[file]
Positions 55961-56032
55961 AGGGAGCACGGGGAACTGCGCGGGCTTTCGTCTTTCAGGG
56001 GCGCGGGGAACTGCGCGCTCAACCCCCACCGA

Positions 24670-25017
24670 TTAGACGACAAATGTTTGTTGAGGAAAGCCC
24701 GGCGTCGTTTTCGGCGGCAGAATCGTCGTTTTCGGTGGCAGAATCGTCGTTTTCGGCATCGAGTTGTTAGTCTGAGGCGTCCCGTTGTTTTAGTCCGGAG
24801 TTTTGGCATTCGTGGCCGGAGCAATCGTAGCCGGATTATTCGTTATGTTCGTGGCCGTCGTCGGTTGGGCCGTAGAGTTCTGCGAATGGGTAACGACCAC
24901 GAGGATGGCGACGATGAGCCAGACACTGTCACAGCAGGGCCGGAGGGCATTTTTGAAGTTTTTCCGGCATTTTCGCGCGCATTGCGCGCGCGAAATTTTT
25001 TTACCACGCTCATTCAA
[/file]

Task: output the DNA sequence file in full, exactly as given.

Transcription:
Positions 55961-56032
55961 AGGGAGCACGGGGAACTGCGCGGGCTTTCGTCTTTCAGGG
56001 GCGCGGGGAACTGCGCGCTCAACCCCCACCGA

Positions 24670-25017
24670 TTAGACGACAAATGTTTGTTGAGGAAAGCCC
24701 GGCGTCGTTTTCGGCGGCAGAATCGTCGTTTTCGGTGGCAGAATCGTCGTTTTCGGCATCGAGTTGTTAGTCTGAGGCGTCCCGTTGTTTTAGTCCGGAG
24801 TTTTGGCATTCGTGGCCGGAGCAATCGTAGCCGGATTATTCGTTATGTTCGTGGCCGTCGTCGGTTGGGCCGTAGAGTTCTGCGAATGGGTAACGACCAC
24901 GAGGATGGCGACGATGAGCCAGACACTGTCACAGCAGGGCCGGAGGGCATTTTTGAAGTTTTTCCGGCATTTTCGCGCGCATTGCGCGCGCGAAATTTTT
25001 TTACCACGCTCATTCAA